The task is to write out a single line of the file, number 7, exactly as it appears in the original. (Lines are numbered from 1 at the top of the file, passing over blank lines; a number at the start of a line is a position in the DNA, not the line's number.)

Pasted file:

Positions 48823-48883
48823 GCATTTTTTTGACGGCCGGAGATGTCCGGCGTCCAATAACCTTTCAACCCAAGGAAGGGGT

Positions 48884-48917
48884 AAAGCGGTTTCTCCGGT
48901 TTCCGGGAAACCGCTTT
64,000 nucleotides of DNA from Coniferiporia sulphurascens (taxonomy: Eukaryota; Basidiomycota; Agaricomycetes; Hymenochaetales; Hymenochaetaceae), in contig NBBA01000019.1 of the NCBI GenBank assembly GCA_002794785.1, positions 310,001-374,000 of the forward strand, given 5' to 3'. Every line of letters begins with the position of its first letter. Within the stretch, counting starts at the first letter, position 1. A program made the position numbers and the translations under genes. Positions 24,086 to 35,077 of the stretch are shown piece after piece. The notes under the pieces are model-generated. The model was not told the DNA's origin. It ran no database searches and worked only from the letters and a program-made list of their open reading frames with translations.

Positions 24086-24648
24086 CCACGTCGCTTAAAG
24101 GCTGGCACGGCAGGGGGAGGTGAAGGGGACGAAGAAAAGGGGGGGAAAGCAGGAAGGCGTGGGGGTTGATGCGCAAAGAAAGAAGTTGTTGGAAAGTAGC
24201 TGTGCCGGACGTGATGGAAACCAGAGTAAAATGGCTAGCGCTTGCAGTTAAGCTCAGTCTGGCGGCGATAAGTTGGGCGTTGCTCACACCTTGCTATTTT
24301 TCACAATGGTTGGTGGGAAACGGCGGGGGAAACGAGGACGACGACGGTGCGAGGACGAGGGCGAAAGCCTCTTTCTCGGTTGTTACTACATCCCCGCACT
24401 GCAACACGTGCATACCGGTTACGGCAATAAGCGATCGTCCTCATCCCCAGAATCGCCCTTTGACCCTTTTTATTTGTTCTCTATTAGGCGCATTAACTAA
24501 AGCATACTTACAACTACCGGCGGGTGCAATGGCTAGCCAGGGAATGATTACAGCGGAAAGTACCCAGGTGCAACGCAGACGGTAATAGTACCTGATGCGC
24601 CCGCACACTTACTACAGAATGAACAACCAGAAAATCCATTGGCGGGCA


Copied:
Positions 24086-24648